In dairy cows fed rice straw, legume protein sources were found to have positive effects on DM intake (Oddoye et al., 2002), milk yield and milk composition (Akbar et al., 2000). Higher feed intake and rice straw digestibility may also be obtained when adding maize silage to rice straw (Liu XiaoHui et al., 2006), or after chemical treatment of the straw. Those treatments (see Processes above) improved rumen degradability, total digestible nutrients and N retention in cows (Shen HengSheng et al., 2002; Prasad et al., 1998; Ha et al., 1994). Combination of chemical treatments with grass or protein supplements also offers a wide range of improved diets for cows with positive effects on dairy production and feed costs (Wittayakun et al., 2005; Oddoye et al., 2002; Ngo Van Man et al., 2001; Bhaskar et al., 1992; Khan et al., 1990).
In dairy heifers, a combination of urea-treated rice straw with cottonseed cake resulted in optimal weight gain and the lowest feed costs. Rice straw mixed with rice bran and urea-molasses improved live-weight gain, weight of calves and milk yield (Hari Singh et al., 2001).
In cows and heifers, ensiling rice straw was beneficial to daily milk yield (Chen XiLing et al., 1995) and fat milk content (Ngo Van Man et al., 2001). However, ensiling and fermentation needs caution because damp rice straw has lower DM and overall nutrients, is prone to moulds and possibly aflatoxin contamination in milk (Bhuiyan et al., 2003).
In steers, chemical treatments of the rice straw were also shown to increase feed intake and animal performance (Nguyen Xuan Trach, 2004; Cardoso et al., 2004).
Supplementation with cassava hay, sugarcane molasses or wet brewers grain also resulted in higher feed intakes and improved digestibility (Vongsamphanh et al., 2004; Nguyen Xuan Trach, 2003). However soy sauce residue as a supplement decreased DM intake (Maliwan et al., 2009).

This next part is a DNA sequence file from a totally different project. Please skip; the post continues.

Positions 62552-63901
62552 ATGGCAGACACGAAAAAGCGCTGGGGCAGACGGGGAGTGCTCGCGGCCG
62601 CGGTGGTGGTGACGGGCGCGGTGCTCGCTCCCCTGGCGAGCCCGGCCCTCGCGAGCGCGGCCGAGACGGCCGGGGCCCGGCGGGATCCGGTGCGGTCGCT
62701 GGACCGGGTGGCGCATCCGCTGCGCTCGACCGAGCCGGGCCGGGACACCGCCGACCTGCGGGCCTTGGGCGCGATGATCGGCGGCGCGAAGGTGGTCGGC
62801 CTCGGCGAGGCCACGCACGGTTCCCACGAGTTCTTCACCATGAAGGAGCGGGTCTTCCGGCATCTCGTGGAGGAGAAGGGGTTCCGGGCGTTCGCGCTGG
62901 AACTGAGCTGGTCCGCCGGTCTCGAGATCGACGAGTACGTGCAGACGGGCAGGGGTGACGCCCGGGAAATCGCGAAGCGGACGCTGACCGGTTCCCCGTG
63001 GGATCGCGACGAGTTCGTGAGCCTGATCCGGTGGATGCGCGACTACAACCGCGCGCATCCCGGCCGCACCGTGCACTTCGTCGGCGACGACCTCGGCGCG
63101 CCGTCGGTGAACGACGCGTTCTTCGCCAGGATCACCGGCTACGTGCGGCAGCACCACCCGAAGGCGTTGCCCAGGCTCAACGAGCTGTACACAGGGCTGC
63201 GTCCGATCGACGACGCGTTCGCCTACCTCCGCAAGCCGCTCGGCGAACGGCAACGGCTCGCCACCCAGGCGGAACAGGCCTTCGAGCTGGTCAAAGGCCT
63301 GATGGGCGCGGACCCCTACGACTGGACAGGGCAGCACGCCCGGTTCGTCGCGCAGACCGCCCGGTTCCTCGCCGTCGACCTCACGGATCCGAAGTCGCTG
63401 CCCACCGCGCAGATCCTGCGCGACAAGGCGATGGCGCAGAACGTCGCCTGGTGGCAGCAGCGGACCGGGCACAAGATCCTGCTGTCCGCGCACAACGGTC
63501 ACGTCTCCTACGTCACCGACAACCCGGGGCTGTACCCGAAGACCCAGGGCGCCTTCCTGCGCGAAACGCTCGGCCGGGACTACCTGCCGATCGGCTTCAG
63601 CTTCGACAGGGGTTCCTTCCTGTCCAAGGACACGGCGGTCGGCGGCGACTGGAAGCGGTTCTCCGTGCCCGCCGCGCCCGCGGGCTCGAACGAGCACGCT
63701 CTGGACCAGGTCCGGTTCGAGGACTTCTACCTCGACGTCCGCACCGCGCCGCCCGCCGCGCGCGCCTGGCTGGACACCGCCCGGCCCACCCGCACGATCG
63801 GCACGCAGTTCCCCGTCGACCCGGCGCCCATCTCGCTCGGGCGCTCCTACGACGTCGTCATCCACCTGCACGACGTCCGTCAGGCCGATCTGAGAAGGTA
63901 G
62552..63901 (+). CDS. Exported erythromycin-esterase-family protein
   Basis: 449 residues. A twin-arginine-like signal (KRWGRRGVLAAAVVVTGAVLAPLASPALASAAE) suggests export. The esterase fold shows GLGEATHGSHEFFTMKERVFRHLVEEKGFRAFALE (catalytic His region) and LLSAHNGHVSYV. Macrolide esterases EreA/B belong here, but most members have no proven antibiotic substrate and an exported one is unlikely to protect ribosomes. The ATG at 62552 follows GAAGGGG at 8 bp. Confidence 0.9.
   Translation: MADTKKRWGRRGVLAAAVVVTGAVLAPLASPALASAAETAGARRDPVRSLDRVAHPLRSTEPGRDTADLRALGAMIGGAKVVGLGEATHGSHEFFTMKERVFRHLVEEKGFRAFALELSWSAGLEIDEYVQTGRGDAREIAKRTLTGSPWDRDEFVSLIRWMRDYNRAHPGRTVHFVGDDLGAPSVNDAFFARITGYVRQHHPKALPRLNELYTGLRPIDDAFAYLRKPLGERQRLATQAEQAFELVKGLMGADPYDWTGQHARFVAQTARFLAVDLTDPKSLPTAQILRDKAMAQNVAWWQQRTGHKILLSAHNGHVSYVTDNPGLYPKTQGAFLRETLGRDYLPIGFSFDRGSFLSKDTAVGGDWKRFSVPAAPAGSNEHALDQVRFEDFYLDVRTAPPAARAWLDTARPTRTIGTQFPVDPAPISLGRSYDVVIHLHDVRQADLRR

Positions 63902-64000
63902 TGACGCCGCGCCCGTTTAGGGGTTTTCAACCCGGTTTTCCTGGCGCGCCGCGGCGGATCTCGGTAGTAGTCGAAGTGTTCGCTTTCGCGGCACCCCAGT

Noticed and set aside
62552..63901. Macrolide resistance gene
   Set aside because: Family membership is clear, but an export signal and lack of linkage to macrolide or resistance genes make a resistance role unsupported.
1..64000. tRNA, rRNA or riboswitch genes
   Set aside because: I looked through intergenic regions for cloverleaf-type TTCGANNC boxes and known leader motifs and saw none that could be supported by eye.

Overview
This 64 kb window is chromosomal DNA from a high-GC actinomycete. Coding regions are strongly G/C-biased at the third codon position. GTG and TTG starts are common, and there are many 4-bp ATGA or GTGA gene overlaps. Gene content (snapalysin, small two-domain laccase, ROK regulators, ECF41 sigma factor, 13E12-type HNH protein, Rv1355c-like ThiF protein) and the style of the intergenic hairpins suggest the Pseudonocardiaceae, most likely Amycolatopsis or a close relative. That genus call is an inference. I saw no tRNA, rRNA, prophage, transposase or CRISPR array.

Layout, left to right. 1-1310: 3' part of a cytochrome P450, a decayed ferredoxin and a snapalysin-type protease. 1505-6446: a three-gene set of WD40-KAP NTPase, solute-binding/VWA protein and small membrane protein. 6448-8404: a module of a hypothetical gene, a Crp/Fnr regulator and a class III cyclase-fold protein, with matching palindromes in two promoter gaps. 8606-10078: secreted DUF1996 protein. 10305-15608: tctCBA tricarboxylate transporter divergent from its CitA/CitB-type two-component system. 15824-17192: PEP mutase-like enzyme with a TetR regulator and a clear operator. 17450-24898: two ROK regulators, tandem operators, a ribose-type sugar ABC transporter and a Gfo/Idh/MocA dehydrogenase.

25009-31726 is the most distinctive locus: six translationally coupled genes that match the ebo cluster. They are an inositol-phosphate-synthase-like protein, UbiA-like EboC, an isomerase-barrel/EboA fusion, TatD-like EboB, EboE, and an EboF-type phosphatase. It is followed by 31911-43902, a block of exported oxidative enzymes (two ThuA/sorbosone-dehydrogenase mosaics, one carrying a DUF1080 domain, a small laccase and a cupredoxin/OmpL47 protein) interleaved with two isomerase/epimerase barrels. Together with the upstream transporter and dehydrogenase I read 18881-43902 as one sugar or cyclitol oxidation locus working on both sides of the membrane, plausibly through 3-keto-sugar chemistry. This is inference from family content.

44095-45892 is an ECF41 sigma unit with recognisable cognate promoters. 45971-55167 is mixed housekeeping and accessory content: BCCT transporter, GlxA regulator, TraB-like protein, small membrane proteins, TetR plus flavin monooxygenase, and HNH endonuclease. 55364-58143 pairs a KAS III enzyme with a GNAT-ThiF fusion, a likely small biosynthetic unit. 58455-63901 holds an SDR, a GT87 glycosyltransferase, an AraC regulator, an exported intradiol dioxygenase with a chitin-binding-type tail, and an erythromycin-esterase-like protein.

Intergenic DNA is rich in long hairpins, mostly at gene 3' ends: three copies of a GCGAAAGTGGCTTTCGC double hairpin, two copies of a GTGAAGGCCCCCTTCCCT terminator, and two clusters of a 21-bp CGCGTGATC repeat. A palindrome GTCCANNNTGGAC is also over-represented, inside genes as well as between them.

Urea treatments combined with protein supplementation did not give better results than supplementation alone (Nguyen Xuan Trach, 2003).
Wood ash or polysorbate 80 (Tween 80®) treatment added to protein supplementation improved DM disappearance and overall nutritive value (Laswai et al., 2007; Lee et al., 2007).
Every treatment or supplementation of rice straw in sheep was reported beneficial on feed efficiency and animal performance (Kusmartono, 2007; Oddoye et al., 2005; Premaratne et al., 1998; Abdella et al., 1998; Damasceno et al., 2000; Orden et al., 2000; Harada et al., 1999; Rajeev Pradhan et al., 1996). Only one trial reported a supplement of mature poplar leaves to have no beneficial effect on rice straw value (Paliwal et al., 1993).
Ensiling rice straw with Ruminococcus albus and Clostridium cellulovorans increased digestibility and nutritive value (El-Galil, 2008). Lactobacillus plantarum improved total digestible nutrients, digestible energy and dry matter intake (Xu Chun Cheng et al., 2006). Other attempts were less successful: fermenting rice straw with Flammulina velutipes had no effect on Hanwoo sheep intake or performance (Shinekhuu et al., 2009). As mentioned above, ensiling rice straw with mature poplar leaves did not ensure sheep maintenance (Paliwal et al., 1993).
Combining treatment and supplementation gave positive results, as reported in the following table.
Rice straw treatments and supplementation in sheep
Supplementing rice straw with cassava leaves or apple pomace and/or treating rice straw gave better intake, N retention and daily weight gain (Ho Quang Do et al., 2002; Jo IkHwan et al., 2002).